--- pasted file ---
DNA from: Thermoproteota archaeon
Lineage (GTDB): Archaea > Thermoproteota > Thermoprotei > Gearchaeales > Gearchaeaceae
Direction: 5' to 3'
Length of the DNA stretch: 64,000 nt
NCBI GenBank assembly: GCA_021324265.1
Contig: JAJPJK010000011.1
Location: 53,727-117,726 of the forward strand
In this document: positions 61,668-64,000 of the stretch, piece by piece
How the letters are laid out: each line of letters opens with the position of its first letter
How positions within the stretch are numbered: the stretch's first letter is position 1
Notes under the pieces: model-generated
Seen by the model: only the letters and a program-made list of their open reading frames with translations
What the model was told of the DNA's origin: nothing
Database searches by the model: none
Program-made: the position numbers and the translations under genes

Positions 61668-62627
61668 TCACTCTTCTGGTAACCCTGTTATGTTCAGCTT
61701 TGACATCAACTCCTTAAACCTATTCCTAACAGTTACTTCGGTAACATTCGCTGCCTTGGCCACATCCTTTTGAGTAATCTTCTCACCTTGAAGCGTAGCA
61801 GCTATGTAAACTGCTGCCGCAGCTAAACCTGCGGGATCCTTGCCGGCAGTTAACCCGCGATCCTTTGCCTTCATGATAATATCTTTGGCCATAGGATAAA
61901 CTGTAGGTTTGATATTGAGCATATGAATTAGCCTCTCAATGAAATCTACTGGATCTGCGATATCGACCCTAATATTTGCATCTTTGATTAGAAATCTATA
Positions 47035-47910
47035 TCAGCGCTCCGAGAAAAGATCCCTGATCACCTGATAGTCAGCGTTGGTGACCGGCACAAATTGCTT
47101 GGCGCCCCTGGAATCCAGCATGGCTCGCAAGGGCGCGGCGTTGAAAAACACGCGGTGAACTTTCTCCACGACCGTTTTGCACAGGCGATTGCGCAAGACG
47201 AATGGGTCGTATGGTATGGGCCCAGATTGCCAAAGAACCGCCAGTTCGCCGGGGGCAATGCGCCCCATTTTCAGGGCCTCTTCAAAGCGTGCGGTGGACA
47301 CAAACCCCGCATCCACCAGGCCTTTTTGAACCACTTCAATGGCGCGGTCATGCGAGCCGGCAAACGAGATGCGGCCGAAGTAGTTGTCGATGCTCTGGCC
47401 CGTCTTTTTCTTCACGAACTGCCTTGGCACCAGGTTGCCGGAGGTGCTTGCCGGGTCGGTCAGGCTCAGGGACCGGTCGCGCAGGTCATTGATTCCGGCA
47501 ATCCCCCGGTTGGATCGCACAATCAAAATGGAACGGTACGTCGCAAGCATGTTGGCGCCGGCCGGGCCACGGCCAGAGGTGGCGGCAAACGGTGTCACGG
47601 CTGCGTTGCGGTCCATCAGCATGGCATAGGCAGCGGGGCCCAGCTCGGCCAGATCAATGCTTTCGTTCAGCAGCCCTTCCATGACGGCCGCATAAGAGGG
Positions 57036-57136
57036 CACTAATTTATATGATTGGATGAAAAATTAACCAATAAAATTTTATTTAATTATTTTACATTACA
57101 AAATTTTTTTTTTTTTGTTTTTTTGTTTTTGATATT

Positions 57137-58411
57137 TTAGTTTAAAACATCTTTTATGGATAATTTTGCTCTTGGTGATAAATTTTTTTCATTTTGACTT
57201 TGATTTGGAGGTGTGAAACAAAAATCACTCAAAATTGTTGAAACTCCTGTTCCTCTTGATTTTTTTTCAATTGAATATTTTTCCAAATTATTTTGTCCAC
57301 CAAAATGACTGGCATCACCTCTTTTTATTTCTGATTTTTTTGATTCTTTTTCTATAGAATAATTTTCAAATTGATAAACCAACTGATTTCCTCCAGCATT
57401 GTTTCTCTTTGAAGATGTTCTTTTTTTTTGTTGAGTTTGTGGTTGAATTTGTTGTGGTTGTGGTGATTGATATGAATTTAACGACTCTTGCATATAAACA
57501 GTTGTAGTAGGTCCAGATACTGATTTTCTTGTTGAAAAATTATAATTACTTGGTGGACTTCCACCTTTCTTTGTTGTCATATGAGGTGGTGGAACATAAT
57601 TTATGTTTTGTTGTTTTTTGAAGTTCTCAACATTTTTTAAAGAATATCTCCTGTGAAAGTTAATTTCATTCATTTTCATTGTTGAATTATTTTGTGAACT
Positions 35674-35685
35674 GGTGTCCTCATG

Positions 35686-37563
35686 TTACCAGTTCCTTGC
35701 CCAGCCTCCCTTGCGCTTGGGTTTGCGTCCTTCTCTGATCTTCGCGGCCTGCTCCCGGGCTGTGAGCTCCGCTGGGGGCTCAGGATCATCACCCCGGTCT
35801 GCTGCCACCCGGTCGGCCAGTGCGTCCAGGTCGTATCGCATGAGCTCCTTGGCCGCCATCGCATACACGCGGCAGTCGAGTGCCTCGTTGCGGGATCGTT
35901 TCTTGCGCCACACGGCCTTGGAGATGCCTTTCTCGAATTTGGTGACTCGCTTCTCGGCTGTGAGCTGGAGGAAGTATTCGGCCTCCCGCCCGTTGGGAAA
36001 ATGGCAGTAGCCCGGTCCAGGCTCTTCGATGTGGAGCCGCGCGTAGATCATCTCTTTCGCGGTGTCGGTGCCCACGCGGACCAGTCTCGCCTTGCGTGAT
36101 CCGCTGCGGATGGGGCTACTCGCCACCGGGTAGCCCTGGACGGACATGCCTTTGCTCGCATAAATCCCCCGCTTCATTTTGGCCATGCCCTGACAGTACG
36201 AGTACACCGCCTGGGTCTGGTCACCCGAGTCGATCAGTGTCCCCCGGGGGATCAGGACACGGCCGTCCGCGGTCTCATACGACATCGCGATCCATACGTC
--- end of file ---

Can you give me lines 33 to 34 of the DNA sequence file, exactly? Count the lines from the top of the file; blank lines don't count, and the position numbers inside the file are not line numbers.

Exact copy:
57137 TTAGTTTAAAACATCTTTTATGGATAATTTTGCTCTTGGTGATAAATTTTTTTCATTTTGACTT
57201 TGATTTGGAGGTGTGAAACAAAAATCACTCAAAATTGTTGAAACTCCTGTTCCTCTTGATTTTTTTTCAATTGAATATTTTTCCAAATTATTTTGTCCAC